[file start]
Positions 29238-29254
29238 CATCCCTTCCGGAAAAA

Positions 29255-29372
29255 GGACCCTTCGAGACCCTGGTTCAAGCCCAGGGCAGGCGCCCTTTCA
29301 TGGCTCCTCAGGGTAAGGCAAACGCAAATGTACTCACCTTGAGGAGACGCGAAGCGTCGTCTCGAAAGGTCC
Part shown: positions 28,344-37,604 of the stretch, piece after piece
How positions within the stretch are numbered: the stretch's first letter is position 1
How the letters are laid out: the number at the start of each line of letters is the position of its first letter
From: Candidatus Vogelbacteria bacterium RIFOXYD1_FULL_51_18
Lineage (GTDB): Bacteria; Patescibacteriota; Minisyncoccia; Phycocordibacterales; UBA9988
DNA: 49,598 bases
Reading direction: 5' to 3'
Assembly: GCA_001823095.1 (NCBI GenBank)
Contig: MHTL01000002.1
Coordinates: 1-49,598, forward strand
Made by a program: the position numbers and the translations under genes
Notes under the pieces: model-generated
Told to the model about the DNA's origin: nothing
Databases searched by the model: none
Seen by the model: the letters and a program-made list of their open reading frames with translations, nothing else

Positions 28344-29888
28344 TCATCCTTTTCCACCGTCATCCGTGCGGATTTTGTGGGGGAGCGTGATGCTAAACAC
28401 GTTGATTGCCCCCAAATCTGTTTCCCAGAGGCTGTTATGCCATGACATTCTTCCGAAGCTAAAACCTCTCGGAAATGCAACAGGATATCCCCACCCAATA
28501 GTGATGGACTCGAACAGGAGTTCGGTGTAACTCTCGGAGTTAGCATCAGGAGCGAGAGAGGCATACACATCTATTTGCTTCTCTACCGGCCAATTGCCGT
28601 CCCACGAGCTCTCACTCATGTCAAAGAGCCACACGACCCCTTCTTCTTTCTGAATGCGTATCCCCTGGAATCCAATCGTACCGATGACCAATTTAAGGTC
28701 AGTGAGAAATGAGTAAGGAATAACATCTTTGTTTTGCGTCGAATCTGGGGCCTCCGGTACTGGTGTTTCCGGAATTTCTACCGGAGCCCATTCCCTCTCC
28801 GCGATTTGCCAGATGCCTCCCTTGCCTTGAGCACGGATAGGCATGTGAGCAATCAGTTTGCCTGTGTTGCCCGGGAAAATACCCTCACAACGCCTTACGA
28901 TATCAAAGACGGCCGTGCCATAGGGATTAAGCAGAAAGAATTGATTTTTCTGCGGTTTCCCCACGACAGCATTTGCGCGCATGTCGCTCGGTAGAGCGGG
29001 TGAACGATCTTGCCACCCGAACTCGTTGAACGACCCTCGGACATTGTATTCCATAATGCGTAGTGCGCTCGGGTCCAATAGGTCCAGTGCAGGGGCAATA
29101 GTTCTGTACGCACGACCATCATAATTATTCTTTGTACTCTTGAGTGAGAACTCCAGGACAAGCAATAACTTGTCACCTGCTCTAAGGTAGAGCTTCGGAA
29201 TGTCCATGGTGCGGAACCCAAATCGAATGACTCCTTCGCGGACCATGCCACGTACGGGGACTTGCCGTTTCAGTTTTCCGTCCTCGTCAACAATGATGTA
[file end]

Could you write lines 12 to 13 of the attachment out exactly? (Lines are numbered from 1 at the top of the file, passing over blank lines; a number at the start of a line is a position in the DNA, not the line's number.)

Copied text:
Reading direction: 5' to 3'
Assembly: GCA_001823095.1 (NCBI GenBank)